The housing crisis deepens in the eastern suburbs. Meanwhile Sideshow Bob and his cronies on the Christchurch City Council think that red zone residents should still have to pay rates - for services that they are not being provided.
Despite the best efforts of 'the troika' - Brownlee, Sutton and Parker - to 'attenuate the positive' the crisis in the quake-hit eastern suburbs continues to deepen, threatening a winter of discontent for those who wish to portray Christchurch as entering a phase of 'renewal'. Plans are now afoot for another protest at the Christchurch City Council Civic Offices.
Little or no decent housing is now available with people forced to pay exploitative rents for inadequate and poorly maintained properties. How bad is the situation? How about having to pay $700 a week for a caravan? Well, you could just sleep in you're car - which is what some people have been doing.
There are numerous reports of landlords auctioning houses off to the highest bidder. Both the Government and the Christchurch City Council seem entirely unperturbed by landlords exploiting the desperation of people looking for somewhere to live.
Overall rents in Christchurch have risen by over 12 percent so far this year.
The response of the Government to the dire situation is to mindlessly chant that 'the market' will somehow sort on the situation. The victims of the Government's 'do nothing' approach are families living in overcrowded conditions and in garages and tents. The hardest hit by the government's neoliberal zealotry are the poor, beneficiaries, the disabled.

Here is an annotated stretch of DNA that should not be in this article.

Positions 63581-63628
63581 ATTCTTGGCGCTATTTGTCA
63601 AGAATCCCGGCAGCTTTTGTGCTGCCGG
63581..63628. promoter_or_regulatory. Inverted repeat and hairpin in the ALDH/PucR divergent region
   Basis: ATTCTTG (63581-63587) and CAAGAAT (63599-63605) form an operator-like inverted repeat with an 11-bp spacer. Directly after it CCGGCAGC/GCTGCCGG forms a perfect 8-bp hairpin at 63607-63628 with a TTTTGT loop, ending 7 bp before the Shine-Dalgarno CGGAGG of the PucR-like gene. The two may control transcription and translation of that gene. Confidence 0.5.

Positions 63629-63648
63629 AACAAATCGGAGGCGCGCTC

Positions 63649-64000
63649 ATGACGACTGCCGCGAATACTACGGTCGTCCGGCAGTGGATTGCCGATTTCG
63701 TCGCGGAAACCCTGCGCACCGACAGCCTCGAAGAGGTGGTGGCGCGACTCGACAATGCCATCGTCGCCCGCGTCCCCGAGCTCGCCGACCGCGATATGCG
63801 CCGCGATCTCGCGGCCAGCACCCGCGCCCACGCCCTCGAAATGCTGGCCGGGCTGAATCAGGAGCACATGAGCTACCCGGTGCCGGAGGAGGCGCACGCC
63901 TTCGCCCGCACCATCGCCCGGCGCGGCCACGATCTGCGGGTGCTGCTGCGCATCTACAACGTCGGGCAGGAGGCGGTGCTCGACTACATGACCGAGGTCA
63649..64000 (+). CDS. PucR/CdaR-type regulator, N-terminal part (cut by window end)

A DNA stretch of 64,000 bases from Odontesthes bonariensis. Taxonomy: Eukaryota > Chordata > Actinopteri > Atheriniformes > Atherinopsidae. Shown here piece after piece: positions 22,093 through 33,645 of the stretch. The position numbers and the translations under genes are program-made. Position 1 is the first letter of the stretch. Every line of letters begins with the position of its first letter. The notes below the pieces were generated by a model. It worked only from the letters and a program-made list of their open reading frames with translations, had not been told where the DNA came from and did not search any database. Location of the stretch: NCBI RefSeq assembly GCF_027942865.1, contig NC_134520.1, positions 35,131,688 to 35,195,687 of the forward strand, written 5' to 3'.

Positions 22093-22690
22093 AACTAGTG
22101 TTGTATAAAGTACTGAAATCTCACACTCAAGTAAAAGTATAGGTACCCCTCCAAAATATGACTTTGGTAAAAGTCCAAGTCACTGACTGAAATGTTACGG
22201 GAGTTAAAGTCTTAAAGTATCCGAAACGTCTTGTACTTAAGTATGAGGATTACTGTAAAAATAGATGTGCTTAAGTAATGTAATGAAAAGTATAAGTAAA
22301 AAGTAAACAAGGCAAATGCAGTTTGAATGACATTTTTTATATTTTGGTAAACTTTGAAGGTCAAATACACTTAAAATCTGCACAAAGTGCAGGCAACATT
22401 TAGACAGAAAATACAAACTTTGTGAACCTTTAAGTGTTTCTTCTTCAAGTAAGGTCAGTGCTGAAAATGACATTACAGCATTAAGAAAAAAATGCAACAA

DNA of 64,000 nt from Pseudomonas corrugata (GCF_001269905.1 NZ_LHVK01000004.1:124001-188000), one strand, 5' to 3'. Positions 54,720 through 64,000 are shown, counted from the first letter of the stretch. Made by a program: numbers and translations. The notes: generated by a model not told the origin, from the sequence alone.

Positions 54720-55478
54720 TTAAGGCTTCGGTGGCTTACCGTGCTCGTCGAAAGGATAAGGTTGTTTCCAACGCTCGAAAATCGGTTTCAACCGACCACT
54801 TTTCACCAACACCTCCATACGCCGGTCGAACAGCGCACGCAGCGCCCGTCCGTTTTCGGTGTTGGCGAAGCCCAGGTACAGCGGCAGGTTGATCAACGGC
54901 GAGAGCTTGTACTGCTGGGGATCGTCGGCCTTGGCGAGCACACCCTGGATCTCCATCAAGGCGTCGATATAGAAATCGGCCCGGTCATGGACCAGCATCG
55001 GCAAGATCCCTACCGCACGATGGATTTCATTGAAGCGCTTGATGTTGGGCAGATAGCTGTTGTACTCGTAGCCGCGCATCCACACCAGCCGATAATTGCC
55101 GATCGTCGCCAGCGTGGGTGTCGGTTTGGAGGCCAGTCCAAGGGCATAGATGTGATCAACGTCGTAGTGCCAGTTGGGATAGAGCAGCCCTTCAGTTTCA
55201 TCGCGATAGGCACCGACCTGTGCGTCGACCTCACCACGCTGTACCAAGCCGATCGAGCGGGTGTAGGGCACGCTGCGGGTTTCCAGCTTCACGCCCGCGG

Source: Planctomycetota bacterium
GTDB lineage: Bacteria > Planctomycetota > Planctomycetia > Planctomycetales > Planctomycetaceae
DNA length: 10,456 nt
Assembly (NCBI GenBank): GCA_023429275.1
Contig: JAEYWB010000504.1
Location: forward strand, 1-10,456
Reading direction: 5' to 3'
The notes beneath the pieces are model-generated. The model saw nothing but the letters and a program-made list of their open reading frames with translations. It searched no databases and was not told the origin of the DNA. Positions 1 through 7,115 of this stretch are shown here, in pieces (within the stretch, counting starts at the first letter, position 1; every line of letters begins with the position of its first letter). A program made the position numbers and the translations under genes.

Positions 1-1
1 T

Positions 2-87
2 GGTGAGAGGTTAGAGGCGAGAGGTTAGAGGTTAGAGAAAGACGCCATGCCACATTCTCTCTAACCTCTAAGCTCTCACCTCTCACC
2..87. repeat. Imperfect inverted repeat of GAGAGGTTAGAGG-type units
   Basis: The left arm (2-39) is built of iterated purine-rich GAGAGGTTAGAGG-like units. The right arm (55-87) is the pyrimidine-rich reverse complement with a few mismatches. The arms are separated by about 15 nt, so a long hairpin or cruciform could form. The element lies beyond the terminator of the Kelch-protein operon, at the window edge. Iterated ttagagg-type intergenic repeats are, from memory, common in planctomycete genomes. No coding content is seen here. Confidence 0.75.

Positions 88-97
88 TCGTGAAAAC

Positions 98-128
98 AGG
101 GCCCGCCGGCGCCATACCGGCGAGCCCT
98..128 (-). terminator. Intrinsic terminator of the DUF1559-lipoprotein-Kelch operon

Cera chief Roger Sutton appears conscious that simply reciting platitudes about 'the market' coming to the rescue will do nothing to appease Eastside residents. Recently, in one of his regular newspaper columns, he has been boasting about the 'success' of the Canterbury Earthquake Temporary Accomodation Service.
This was set up in early 2011 but, as Sutton admits, is only presently helping out approximately 300 households needing temporary accommodation. This is simply putting a plaster on a situation when major surgery is required.
CETAS impact has been minimal especially when we consider Christchurch City Council lost 361 council homes after the major quakes and now has at least 250 people on its waiting list.
Over 2000 people have approached various agencies for help in finding accommodation.
Tenants Protection Association manager Helen Gatonyi commented earlier this month: "We are in a crisis, crisis, crisis. It's just about as bad as it can get and, yet, it's getting worse,"
The solution to the housing crisis is a real and substantial government intervention - an anathema to both the Government and to elements within the Christchurch City Council and the wider business community.
To add insult to injury, the Christchurch City Council has rejected a option for full rates relief for people with houses in the red zone.
"By definition, those in the red zones are homeless,'' said councillor Glen Livingstone.
And as one red zone resident commented: "We don't have any services. There's no water, no electricity, no rubbish collection, but we still have to pay rates."
While Sideshow Bob boasts about $20 million temporary sports stadiums, people in the Eastside are living in Third World conditions - and getting screwed over by the Christchurch City Council as well.